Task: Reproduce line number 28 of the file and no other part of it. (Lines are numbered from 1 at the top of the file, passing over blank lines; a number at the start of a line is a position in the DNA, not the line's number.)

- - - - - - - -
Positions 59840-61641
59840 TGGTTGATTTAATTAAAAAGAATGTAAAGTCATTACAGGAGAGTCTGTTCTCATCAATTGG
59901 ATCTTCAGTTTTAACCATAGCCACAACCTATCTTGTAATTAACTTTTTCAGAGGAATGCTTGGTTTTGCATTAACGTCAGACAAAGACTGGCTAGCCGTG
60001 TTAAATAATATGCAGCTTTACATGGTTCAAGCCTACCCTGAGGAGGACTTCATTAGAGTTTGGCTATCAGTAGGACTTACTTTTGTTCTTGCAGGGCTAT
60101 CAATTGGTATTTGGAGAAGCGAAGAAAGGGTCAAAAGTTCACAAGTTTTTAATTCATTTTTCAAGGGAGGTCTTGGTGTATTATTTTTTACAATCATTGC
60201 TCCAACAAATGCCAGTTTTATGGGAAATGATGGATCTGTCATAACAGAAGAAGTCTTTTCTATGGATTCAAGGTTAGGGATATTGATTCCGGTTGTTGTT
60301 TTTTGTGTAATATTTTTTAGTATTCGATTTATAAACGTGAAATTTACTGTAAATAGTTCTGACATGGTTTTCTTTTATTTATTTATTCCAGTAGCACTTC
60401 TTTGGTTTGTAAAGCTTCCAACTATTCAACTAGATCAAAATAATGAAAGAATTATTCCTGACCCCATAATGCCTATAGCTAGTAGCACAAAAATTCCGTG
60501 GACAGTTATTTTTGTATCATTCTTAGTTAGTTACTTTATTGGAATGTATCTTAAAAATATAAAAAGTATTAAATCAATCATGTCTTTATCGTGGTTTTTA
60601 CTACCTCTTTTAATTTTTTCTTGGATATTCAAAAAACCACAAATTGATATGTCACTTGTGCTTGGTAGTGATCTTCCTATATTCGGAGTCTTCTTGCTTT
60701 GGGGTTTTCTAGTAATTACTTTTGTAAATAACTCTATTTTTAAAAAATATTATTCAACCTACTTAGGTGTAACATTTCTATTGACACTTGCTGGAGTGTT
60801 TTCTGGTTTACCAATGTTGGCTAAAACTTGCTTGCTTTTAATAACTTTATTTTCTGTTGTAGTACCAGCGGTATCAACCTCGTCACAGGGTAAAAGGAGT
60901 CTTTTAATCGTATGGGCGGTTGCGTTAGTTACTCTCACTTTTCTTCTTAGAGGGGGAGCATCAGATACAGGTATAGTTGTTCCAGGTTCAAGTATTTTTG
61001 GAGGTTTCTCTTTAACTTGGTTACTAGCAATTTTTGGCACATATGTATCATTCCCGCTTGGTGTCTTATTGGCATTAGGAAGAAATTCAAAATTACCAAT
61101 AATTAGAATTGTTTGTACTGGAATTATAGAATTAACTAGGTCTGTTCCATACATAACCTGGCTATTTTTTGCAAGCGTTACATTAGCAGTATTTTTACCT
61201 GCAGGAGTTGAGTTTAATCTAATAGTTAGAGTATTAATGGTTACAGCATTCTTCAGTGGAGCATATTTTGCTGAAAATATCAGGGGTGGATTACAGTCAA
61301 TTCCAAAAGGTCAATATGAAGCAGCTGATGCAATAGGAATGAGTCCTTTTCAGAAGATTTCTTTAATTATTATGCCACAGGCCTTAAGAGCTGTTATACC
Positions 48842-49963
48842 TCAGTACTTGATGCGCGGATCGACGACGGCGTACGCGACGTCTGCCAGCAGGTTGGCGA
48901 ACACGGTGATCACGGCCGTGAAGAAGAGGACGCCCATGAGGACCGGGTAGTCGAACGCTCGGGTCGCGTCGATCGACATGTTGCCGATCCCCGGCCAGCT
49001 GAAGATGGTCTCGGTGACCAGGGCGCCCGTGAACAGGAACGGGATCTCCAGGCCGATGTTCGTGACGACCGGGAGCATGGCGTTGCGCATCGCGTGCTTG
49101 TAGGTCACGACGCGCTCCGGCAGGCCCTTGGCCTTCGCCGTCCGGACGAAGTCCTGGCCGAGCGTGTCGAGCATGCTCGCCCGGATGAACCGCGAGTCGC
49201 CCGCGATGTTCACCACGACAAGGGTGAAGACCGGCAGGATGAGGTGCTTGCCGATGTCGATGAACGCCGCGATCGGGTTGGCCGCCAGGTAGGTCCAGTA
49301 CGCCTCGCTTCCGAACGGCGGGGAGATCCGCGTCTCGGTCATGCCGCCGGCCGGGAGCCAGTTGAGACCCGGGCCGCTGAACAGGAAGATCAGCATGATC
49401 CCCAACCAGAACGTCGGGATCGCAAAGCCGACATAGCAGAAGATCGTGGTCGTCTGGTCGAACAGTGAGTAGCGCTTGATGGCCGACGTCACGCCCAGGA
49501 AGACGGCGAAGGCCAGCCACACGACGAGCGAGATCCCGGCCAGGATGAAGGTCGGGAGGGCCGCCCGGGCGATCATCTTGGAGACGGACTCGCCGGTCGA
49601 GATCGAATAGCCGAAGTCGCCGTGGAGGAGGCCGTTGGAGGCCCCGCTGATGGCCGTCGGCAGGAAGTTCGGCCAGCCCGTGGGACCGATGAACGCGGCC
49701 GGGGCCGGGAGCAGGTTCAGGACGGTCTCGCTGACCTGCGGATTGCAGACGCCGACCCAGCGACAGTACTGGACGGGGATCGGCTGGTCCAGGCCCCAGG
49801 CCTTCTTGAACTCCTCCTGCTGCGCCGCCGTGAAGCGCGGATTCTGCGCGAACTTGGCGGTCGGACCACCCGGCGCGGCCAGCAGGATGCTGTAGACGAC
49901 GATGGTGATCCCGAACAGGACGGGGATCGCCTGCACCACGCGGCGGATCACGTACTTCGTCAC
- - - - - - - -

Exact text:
49701 GGGGCCGGGAGCAGGTTCAGGACGGTCTCGCTGACCTGCGGATTGCAGACGCCGACCCAGCGACAGTACTGGACGGGGATCGGCTGGTCCAGGCCCCAGG